The US Army Research Laboratory’s Center for Unmanned Aircraft Systems Propulsion has, for the first time, used X-rays with its experiment in a gas turbine combustor using X-rays. The data will help advance gas turbine engine designs for higher power density and efficiency, scientists said.
Dr. Tonghun Lee, an associate professor in the Department of Mechanical Science and Engineering University of Illinois at Urbana-Champaign, which recently joined forces with ARL, and his graduate students, along with partners from the ARL Center for UAS Propulsion, set up shop in the US Department of Energy’s Advanced Photon Source at Argonne National Laboratory.
Lee said their experiment mimicked what happens inside a typical Army helicopter gas turbine engine.
Inside a gas turbine engine, a combustor is fed high pressure air that is heated by constant pressure. After heating, the air passes from the combustor through the nozzle guide vanes to the turbine, producing thrust. Combustors play a crucial role in determining many of an engine’s operating characteristics, such as power density, fuel efficiency and levels of emissions.
We had a combustion going on, which is done for the first time ever at APS and we are imaging the spray breakup at the very tip of the injector using an X-Ray source. Typically that region where the liquid breaks up is very dense and it’s difficult to image anything inside there.—Dr. Tonghun Lee
By using the world’s most powerful X-Ray source, the team was able to penetrate and understand how the ligaments, or strands of burning fuel, break up into small droplets. The data gathered during this experiment will become the initial conditions for numerical simulations that will further understanding of gas turbine combustors.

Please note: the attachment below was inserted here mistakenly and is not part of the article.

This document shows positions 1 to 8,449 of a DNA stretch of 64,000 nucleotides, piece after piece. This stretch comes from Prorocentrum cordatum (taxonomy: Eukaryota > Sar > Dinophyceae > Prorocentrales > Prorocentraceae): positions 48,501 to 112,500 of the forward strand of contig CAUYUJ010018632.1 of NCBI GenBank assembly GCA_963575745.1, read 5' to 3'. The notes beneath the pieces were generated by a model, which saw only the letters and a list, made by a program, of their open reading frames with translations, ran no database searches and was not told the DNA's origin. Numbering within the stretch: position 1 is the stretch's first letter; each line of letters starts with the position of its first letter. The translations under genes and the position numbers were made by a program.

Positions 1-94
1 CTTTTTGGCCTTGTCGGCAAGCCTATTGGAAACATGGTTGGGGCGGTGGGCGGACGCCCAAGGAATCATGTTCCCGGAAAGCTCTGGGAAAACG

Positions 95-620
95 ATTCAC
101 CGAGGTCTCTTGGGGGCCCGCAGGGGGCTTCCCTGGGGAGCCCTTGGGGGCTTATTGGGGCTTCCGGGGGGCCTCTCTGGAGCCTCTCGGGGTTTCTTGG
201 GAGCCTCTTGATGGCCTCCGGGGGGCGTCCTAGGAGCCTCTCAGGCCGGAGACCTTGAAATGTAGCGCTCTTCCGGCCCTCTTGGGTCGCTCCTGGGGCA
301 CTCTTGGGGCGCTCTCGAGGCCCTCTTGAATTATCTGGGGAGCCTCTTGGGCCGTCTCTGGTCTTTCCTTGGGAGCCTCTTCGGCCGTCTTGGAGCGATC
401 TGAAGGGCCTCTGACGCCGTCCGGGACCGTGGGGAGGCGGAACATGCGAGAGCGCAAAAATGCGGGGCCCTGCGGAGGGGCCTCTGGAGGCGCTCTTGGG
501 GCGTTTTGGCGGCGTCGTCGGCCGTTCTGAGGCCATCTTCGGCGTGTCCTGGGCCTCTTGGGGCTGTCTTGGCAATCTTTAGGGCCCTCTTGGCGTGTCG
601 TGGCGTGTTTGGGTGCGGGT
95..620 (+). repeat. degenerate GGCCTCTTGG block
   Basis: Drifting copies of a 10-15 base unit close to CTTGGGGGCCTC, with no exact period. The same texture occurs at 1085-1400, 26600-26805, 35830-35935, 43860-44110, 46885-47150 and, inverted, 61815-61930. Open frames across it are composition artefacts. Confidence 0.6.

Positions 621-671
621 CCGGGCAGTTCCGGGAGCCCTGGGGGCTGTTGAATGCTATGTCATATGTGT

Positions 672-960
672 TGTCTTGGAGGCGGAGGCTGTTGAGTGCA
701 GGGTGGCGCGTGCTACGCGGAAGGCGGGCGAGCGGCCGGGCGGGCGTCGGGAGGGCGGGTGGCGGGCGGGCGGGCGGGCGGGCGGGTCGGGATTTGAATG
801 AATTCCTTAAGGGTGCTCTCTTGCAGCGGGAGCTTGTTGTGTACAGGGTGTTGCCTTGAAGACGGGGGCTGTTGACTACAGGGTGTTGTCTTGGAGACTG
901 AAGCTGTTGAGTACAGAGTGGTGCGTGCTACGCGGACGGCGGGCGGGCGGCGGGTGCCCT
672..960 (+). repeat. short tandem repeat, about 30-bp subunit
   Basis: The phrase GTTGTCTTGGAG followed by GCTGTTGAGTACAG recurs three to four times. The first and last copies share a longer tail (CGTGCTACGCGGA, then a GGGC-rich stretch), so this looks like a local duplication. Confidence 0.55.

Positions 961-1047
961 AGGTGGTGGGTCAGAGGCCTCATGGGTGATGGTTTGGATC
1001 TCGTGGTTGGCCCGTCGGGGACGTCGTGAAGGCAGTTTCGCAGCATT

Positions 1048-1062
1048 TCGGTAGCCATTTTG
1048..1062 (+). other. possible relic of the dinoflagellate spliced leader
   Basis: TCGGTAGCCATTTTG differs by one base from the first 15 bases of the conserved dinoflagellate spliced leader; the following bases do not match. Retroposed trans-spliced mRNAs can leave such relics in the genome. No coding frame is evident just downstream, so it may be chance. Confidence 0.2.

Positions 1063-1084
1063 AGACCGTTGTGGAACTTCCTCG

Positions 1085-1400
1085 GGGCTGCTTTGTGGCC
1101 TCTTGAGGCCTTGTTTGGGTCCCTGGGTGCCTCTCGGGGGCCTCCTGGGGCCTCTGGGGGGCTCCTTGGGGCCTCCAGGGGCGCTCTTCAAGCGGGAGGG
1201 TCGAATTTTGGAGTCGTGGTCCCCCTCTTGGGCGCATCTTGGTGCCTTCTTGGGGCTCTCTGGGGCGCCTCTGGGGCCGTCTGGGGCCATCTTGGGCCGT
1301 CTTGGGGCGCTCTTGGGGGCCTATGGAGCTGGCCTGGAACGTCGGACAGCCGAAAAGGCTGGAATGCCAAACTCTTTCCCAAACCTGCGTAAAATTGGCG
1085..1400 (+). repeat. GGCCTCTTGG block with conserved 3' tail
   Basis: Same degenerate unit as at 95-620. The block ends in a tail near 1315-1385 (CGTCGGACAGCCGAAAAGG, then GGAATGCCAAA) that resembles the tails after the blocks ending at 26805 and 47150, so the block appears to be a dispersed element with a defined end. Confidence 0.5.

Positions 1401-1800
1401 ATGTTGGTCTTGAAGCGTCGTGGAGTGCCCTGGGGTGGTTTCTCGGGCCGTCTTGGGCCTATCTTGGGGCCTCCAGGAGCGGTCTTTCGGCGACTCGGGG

We are trying to understand exactly what occurs inside the gas turbine combustor to understand how it responds to different operating conditions. We’re trying to get an understanding of the physics, which to this day we have been speculating, we can really visualize using this X-Ray source. We want to understand what we’re doing right now, understanding the fuel impact. When Soldiers are off in a different location and they have different types of fuels, how will it impact the combustor they have?—Dr. Tonghun Lee
Lee said that in the slightly longer term, he hopes the data from the experiment will allow researchers to design more optimized combustor systems for the future.
The Advance Photon Source has spent a lot of effort over the last decade or so looking at spray-droplet breakup. And never has it been done in a live combusting environment. So we made the hardware to make it happen and this is actually this first time it’s ever been done live with a combusting flow in a combustor.—Dr. Tonghun Lee
Lee, while remaining a faculty member at UIUC, recently accepted an additional position as a researcher on the laboratory’s regional office in Illinois, ARL Central. The Army established ARL Central in November 2017, as an extension of its Maryland-based headquarters with the goal of leveraging regional science and technology talent.
The experiment was the first accomplishment of the lab’s new Center for UAS Propulsion, which kicked off a partnership between academia and industry. ARL held a ribbon cutting for the center 2 April.